This is probably the single most annoying thing about Citi cards. There’s simply little incentive for me to use Citi’s 1.2 mpd PremierMiles because if I’m going to start having another pocket of miles that incurs its own conversion fee, I may as well do it with another bank. In fact, CitiRewards cardholders looking for an unconditional card would be better served with UOB KrisFlyer Credit Card or OCBC 90°N since these two cards won’t have an extra conversion fee.

Fast crediting of points

CitiRewards is the fastest mile cards that gives you your bonus points as soon as the transaction is posted by the merchant, which means mere days after the transaction is made. Other cards tend to take as long as the next statement to credit the bonus points, which means waiting for a month or so.

Aside from an urgent need for the miles, fast crediting also allows for easier tracking of your points as well as finding out whether a particular type of transaction gives bonus points before doing a bigger transaction.

Wide variety of airline partners and uses for your points

When it comes to miles, Singapore Air’s KrisFlyer programme isn’t the only game in town, and Citi has one of the widest variety of airline partners. How good this selection is depends on your preference for our national airline and the other airlines Citi partners with.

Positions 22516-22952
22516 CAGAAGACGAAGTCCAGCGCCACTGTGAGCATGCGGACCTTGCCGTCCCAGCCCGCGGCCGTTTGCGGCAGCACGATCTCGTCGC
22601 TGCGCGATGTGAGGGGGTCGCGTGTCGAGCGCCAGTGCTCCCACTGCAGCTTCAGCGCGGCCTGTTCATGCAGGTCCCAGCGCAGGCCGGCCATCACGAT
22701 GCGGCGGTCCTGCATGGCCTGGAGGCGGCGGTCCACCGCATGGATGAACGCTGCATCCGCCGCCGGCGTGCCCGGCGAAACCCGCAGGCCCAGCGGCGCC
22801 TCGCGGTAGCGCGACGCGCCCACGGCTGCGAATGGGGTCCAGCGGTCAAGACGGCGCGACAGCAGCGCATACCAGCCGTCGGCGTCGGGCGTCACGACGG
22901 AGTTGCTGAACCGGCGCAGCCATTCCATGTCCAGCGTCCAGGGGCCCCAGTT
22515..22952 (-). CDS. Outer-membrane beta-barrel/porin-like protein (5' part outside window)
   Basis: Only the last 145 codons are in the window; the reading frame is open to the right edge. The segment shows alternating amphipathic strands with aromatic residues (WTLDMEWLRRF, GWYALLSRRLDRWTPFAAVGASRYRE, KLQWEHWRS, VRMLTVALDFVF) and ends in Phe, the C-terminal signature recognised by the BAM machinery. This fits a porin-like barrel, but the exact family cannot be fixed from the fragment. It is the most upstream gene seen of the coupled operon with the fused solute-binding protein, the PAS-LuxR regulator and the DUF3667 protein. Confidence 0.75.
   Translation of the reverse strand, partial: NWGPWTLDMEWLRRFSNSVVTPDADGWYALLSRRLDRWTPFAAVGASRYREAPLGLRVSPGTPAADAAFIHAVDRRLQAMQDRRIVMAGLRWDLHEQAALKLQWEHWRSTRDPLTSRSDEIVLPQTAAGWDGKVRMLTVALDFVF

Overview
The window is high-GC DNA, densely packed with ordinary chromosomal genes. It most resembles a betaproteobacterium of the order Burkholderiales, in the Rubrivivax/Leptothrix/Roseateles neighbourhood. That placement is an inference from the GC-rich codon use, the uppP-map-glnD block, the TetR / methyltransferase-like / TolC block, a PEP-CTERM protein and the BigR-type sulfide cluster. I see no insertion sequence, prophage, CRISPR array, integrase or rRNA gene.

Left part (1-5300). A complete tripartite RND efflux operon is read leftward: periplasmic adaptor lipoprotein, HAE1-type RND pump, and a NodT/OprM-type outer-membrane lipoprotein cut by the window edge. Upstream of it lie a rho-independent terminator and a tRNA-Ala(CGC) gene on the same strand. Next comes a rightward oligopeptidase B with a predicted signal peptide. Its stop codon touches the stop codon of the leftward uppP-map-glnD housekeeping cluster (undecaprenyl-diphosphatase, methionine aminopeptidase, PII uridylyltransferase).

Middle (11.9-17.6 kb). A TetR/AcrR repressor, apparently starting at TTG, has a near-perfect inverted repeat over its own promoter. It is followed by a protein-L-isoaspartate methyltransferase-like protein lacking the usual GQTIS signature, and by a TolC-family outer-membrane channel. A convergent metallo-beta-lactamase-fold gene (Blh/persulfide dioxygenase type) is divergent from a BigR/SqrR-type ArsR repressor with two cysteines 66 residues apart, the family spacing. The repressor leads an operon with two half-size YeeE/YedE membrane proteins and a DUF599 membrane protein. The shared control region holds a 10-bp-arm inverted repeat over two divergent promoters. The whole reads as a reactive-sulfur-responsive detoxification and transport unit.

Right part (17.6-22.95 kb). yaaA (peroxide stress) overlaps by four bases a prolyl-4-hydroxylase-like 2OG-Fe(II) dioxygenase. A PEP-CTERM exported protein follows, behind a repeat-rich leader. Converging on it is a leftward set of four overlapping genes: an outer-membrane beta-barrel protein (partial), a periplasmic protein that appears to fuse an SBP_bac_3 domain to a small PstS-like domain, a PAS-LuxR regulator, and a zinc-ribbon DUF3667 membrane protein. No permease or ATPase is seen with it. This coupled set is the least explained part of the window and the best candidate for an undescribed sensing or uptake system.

As with other banks, you can also use your points for a variety of vouchers and merchandise, mostly at a very poor value of 0.5 cents per mile or so. Apple products, on the other hand, can be bought with your miles being worth between 0.7 to almost 0.8 cents. It isn’t the worst deal and that changes your 4 mpd card to one that gives you roughly 3% cashback.

Other odds and ends

When you first get your CitiRewards card, points last very long; all the points you earn will expire in March 2025 if you sign up in March 2020. Five years is a long shelf life for points, but do take note that points earned in Feb 2025 will have an incredibly short life of one month.

Also, CitiRewards exclude a whole bunch of travel-related expenditure, so you would have to use another card for that for 4 mpd.

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Notable promos at the moment:

Conclusion

CitiRewards is a very solid card, one that used to be 11/10 Stars in a 2.5-month period of 8 mpd Apple Pay madness. As a more normal 4 mpd, it remained a respectable card with a $12,000 annual limit for large online transactions that few cards could match. That version gets a firm 9 Stars.

Getting nerfed to a monthly limit of $1,000, coupled with non-pooling of points, knocks this card back quite a bit, but the fact that it gives 4 mpd on Grab top-ups makes this a relevant card for now.

The good:

  • Works with Grab top-ups (for now)
  • Fast crediting of bonus points
  • Large variety of airline partners, and other redemption options
  • Long expiry (5 years from the start of your card approval)

The bad:

  • Does not pool points
  • Relatively low $1,000 monthly limit
  • Points accrued towards the end of your 5th year have a very short shelf life
  • Excludes travel-related expenses

The ugly:

  • Having this excluded from Grab top-ups too. No…………

★ ★ ★ ★ ★ ★ ★ ★ ☆ ☆
8 Stars of Sethisfaction